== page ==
The last road race I conquered was a 10k in West Point, NY. But before that, I had been training for the Country Music Marathon in Nashville, Tennessee. Instead of running quick miles on the treadmill or around The Fens (I was living in Boston at the time), I would head out for super endurance ten to 20 mile runs that took hours upon hours upon hours (followed my ounces upon ounces upon ounces of Powerade and chocolate milk).
When I crossed the finish line with my legs still attached to my body, all those miles were definitely worth it—but I think all those long runs made me forget how to run fast.
Now, I’ve never been a speed demon (the shortest race my track coach ever let me run was the 4 x 400). But I finally started believing all that “Fast Twitch, Slow Twitch” talk I had heard in years past.
Since I’ve graduated from college and started working full-time, the benefits of “quicker” running have become more and more clear to me. Being able to get a solid 4 miles in during a work-at-home lunch break, or the most out of a 30-minute run on a treadmill so I can be in bed by 11p.m. have been vital in the past few months.
So when the opportunity came knocking, I decided to test my legs on something they haven’t had to deal with in awhile: a 5k.
My friend (who actually ran the marathon with me!) holds an annual memorial 5k in memory of her friend who died from Cystic Fibrosis, a disease that still has no cure. All benefits from the race go to the Hearts for Hope Foundation to support families that are dealing with this disease. Although the race is in Mansfield, Massachusetts, I had the day off from work on Friday for Thanksgiving, I had a lot of people in Boston and Massachusetts that I wanted to see and an invitation to dinner on Friday night, I wanted to support my friend, and if I could run a 5k while I was at it? Game on.
I know sometimes I say “just a 5k,” but anyone who can run a 5k should be proud of themselves. And when you are running for time, any race becomes a challenge.
I set out with the intention to just challenge myself, because honestly, I don’t do that enough. I can go out and run for 10 miles, but am I pushing myself? Not really. I’m listening to my iPod and people watching and if I’m lucky, talking to whoever I suckered into coming with me that day.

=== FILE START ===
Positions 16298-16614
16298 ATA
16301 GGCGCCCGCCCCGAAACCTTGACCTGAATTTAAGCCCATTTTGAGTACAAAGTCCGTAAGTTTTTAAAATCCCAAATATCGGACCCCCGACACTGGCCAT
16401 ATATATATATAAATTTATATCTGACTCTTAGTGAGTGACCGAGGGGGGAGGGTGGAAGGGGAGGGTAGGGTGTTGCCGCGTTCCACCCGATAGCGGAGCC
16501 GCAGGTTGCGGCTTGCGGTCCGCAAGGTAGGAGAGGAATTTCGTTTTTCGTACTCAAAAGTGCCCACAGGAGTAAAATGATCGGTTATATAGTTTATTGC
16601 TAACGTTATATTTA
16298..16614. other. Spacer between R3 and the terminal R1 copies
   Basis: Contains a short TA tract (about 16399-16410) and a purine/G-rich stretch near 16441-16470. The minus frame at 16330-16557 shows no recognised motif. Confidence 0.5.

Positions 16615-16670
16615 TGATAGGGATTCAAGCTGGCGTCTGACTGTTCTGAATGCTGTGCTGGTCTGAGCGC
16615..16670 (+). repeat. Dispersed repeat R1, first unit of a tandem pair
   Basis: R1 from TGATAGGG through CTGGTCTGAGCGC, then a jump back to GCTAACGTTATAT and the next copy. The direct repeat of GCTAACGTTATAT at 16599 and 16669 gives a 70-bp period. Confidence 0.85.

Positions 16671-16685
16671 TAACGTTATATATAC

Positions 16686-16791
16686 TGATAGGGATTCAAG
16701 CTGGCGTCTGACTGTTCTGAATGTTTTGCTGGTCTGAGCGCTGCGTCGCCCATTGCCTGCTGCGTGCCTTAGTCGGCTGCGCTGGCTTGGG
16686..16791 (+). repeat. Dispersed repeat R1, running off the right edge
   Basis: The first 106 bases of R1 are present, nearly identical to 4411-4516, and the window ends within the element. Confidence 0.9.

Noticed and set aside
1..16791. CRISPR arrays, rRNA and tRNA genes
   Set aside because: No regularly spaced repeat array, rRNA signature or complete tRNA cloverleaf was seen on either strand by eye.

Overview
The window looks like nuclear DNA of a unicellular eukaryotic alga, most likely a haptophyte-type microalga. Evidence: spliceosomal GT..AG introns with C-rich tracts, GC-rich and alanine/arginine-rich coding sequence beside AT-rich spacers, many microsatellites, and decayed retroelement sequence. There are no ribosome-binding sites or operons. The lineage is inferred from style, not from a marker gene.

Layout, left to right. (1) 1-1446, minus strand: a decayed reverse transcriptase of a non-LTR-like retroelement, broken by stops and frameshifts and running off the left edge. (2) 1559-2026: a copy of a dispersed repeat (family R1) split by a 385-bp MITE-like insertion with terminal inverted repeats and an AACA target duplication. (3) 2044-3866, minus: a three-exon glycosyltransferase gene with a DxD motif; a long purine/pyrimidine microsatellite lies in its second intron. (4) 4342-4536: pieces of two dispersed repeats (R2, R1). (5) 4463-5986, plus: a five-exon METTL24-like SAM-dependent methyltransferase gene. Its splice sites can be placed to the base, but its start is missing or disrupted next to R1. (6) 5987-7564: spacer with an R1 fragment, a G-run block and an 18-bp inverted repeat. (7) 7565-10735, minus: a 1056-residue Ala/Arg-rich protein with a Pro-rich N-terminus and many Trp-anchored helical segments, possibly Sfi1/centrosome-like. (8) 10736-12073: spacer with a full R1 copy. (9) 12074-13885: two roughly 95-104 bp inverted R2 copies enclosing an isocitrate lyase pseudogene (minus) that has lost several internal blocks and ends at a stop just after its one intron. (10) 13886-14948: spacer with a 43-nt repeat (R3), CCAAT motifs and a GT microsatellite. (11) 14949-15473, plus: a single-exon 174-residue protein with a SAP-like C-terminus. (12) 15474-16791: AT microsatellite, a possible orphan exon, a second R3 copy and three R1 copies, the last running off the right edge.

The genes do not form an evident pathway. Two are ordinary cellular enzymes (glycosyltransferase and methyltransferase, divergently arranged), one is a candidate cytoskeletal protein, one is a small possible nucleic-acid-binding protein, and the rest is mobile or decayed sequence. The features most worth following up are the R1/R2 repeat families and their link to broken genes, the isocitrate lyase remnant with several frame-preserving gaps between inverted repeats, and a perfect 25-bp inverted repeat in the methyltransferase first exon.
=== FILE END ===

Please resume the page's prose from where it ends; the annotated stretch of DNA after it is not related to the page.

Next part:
So when the starting line buzzed and I started shuffling with the rest of the crowd, I waited for a break and started to run for myself. After the first loop I felt the Dunkins Donut coffee in my stomach start to slosh around and my shins were bothering me (most likely the extra bulge from Thanksgiving dinner weighing in on them), I wanted to slow down and take it easy—maybe even walk. But then I thought about the 4 hour drive I had home, and how annoyed at myself I would be during it if I slacked off now.
The race is tiny (just 250 people), but I ended up finishing second for women and 15th overall with a time of 21:42. It’s no speed of sound breaking record to any extent, but I’m proud that I pushed myself and glad I didn’t stop at the first sign of discomfort. Plus, I got a medal and a gift certificate to buy more workout stuff—not bad!
Though I’ve been running pretty leisurely for the past couple of years, now that my workouts are 100% up to me unless I’m taking a class, I’m realizing I need to go a little above and beyond and challenge myself in order to keep improving.
And best of all, not only did I get to run the 5k, but I got to see a great group of people I haven’t been able to spend a lot of time with in awhile. I’m so lucky to have friends who share the same interests as I do and don’t mind waking up early on a Saturday morning to do something active.